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The notion of Black Girl Magic is cute and marketable, but there is nothing cute about the way that Black women are unprotected, mistreated and underrepresented in conversations surrounding mental health, intimate partner violence and overall protection in the Black community. Women like Breonna Taylor, Sandra Bland, activist Toyin Salau and now Megan Thee Stallion are just a few names in the public sector that have been swept under the rug, not taken seriously or have become the butt of social media’s latest joke. Regardless of her awards and an amazing career in the rap industry, this traumatic incident, which we’ve only seen from blurry clips on social media, could have easily ended Megan’s life. Now, instead of showing her the love and support we should have from the beginning, it was easier for social media goers to crack Harlem Nights related comments and joke about her sexuality.
On Monday (July 27), Megan took to her Instagram Live for an emotional confession about the current state of her mental health, coping with the loss of her mother, and how she is learning and growing as a 25-year-old.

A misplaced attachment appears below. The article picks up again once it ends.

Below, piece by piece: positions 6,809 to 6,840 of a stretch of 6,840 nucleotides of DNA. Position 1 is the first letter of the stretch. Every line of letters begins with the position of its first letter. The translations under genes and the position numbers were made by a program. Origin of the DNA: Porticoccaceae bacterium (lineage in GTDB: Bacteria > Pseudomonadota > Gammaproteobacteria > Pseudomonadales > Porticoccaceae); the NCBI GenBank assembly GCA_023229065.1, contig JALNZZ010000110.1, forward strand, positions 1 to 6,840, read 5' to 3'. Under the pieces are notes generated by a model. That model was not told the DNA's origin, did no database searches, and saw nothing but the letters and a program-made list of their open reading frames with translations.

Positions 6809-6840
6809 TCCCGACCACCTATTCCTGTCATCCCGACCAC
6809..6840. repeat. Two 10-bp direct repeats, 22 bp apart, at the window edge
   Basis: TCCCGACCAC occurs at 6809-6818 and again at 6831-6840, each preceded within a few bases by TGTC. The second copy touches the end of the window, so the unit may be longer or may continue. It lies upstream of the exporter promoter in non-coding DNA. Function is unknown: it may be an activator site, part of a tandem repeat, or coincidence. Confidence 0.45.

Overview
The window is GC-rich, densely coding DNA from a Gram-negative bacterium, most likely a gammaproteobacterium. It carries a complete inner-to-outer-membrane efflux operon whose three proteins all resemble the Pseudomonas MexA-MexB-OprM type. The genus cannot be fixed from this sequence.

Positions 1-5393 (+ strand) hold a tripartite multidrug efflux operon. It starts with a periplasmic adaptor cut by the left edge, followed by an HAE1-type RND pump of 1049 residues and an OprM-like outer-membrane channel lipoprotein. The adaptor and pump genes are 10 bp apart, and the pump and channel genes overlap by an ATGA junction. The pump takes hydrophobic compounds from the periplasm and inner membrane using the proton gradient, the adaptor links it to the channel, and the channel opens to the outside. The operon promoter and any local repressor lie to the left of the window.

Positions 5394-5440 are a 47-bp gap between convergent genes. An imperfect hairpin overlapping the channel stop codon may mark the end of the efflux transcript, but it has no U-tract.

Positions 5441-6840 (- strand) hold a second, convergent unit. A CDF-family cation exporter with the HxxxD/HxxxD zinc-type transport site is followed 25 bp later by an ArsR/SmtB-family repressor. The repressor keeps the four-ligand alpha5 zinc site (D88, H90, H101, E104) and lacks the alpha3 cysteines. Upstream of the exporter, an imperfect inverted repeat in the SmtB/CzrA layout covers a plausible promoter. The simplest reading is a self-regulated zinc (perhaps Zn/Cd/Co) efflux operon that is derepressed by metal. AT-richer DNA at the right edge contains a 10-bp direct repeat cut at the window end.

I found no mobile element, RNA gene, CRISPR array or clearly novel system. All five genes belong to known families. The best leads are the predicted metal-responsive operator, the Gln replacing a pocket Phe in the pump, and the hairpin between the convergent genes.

Though her knees may be strong, we shouldn’t expect this “savage” to be just that all the time. Yes, she’s classy, bougie, ratchet, sassy, moody and nasty — but she’s a human. She’s a person who hurts, cries and laughs like the rest of us. Being a Black woman is already a doubled disadvantage in today’s society, but being a chart-topping rapper and Black woman in the public eye cannot be an easy day-in-the-life.
Unfortunately, we missed the ball on this one because we waited until she stripped back all of her layers and the confidence she often exudes, and gave us who she is as a person to realize that her mental health has been compromised.